Making your game fullscreen is easy, but requires changing a few details of the program, as well as adding a couple lines of code.
In this lesson we will cover two things. First, we will go over how to globalize your screen resolution and why you would do this. Second, we'll cover the mechanics of making a window go into fullscreen mode.
Throughout your DirectX experience and in game programming you will come across many functions and structs that demand to know your screen size. This can become a hassle when you decide to change the resolution later, and especially when you decide to change it during run-time. For right now, we will cover a simple method to standardize your screen size across your program.
First, we must add two directives to the top of our program. These represent the screen width and the screen height.
// define the screen resolution
#define SCREEN_WIDTH 800
#define SCREEN_HEIGHT 600
The next step is to go through your program to where you indicate the width and height of your window. Up to this point in the tutorial, you only have one, although we will come across another in a minute. Do this to the code (changes in bold):
hWnd = CreateWindowEx(NULL,
L"Our Direct3D Program",
SCREEN_WIDTH, SCREEN_HEIGHT, // set window to new resolution
In a later lesson we will cover how to maintain screen size throughout your game after changing it during runtime.
There are specific resolutions that are available on most PCs, the most common of which can be seen in this table.
Some Common Screen Resolutions
|800 x 600||480,000||No|
|1024 x 768||786,432||No|
|1152 x 864||995,328||No|
|1280 x 1024||1,310,720||No|
|1600 x 1200||1,920,000||No|
|1440 x 900||1,296,000||Yes|
|1680 x 1050||1,764,000||Yes|
|1920 x 1080||2,073,600||Yes|
|1920 x 1200||2,304,000||Yes|
When changing to full screen you are doing several things. First, your are telling Windows not to apply any of the standard Windows borders to your window. Second, you are telling Windows to have your window overlap all other things on the screen, including the start menu. Third, you are telling DirectX to change the resolution of the monitor to your set preference. Finally, although less importantly, you are telling Windows to leave the window background color up to you.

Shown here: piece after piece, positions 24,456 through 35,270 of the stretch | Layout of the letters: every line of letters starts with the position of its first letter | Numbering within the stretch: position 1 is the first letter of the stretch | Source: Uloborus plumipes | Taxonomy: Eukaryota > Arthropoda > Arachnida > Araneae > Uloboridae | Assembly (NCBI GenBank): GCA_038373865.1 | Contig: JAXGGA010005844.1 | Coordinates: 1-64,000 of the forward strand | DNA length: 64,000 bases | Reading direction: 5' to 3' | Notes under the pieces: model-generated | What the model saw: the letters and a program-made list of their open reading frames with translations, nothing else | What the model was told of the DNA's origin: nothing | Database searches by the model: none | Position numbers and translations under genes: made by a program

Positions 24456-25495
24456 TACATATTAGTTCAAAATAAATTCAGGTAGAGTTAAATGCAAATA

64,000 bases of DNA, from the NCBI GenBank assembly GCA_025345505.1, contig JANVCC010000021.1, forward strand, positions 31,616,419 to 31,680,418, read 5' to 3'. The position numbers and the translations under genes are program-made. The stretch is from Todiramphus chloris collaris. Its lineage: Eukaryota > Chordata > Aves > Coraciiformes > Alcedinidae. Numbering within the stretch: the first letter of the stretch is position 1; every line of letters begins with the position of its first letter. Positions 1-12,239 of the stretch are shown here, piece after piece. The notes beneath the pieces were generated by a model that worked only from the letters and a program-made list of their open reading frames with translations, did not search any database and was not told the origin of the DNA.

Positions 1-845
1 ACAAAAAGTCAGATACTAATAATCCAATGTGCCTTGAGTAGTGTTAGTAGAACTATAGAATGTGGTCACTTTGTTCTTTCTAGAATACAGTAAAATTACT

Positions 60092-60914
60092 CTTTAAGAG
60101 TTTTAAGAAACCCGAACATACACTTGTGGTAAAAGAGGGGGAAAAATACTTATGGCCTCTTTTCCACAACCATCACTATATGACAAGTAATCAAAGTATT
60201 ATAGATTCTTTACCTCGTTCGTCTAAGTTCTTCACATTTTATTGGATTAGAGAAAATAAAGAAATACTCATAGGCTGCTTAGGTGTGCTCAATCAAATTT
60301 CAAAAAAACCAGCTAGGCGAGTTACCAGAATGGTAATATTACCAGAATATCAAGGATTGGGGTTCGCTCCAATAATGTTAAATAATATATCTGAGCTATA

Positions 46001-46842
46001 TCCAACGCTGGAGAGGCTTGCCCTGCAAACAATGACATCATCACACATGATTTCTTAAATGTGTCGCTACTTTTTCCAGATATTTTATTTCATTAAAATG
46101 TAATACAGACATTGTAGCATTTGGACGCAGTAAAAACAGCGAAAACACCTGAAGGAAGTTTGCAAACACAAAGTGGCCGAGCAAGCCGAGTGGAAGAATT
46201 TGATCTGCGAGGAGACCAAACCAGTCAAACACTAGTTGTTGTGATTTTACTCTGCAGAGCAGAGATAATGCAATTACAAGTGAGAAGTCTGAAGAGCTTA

The first two of these are handled by changing some CreateWindowEx() parameters. The changes we need to make are shown here.
hWnd = CreateWindowEx(NULL,
L"Our Direct3D Program",
WS_EX_TOPMOST | WS_POPUP, // fullscreen values
0, 0, // the starting x and y positions should be 0
Here we set the starting x and y positions to 0. We also changed the previous parameter to "WS_EX_TOPMOST | WS_POPUP". The WS_EX_TOPMOST is self-explanatory, and makes the window overlap everything else. The WS_POPUP is less self-explanatory, but what it does is tell Windows to remove all borders of any kind, including the rounded-edge top that you see in Windows XP.
There is also a member of the WINDOWCLASSEX struct that we need to take out. This leaves the background color untouched, which means it won't be visible as window for a second or two before the game starts (important to making your game look professional).
// wc.hbrBackground = (HBRUSH)COLOR_WINDOW;
Next, we have to tell DirectX about our new screen resolution. We do this by making a few changes to the d3dpp struct we built in the last lesson. Let's look at what they are before we see what they do.
D3DPRESENT_PARAMETERS d3dpp; // create a struct to hold various device information
ZeroMemory(&d3dpp, sizeof(d3dpp)); // clear out the struct for use
d3dpp.Windowed = FALSE; // program fullscreen, not windowed
d3dpp.SwapEffect = D3DSWAPEFFECT_DISCARD; // discard old frames
d3dpp.hDeviceWindow = hWnd; // set the window to be used by Direct3D
d3dpp.BackBufferFormat = D3DFMT_X8R8G8B8; // set the back buffer format to 32-bit
d3dpp.BackBufferWidth = SCREEN_WIDTH; // set the width of the buffer
d3dpp.BackBufferHeight = SCREEN_HEIGHT; // set the height of the buffer
Let's examine these new back buffer related variables.
This member is used to tell Direct3D what kind of pixels should be displayed. There are six types that can be used here, but two of them are older types (16-bit) and not generally used anymore. There are several 32-bit types that we can use. We'll use the D3DFMT_X8R8G8B8. See the table for a description along with some other values than can be used here (definitely not all of them).
A Couple Common Back Buffer Formats
|D3DFMT_A8R8G8B8||This is a 32-Bit pixel format, with 256 levels (8 bits) of red, green, blue and alpha (semi-transparency).|
|D3DFMT_X8R8G8B8||This is similar to A8R8G8B8, with the one difference being that it does not support alpha, even though there are 8 bits to represent this.|
These two members indicate the width and height of the back buffer. Painfully simple.
So, there isn't much to change. Let's take a look at the whole picture and see what is different and what is the same.
There isn't really a point in me showing a screenshot of this program's result, because it would just be a blue rectangle. Your program should look like that: a blue rectangle with a mouse pointer in the middle.
Great! We now have a simple platform on which to build games.
Before you go on, I recommend doing the following exercise to gain familiarity with the code in this program:
Change the resolution of the program until you are familiar with the various resolutions selectable.
When you're ready to go on, let's hit the next lesson!
Next Lesson: An Overview of the Third Dimension
GO! GO! GO!
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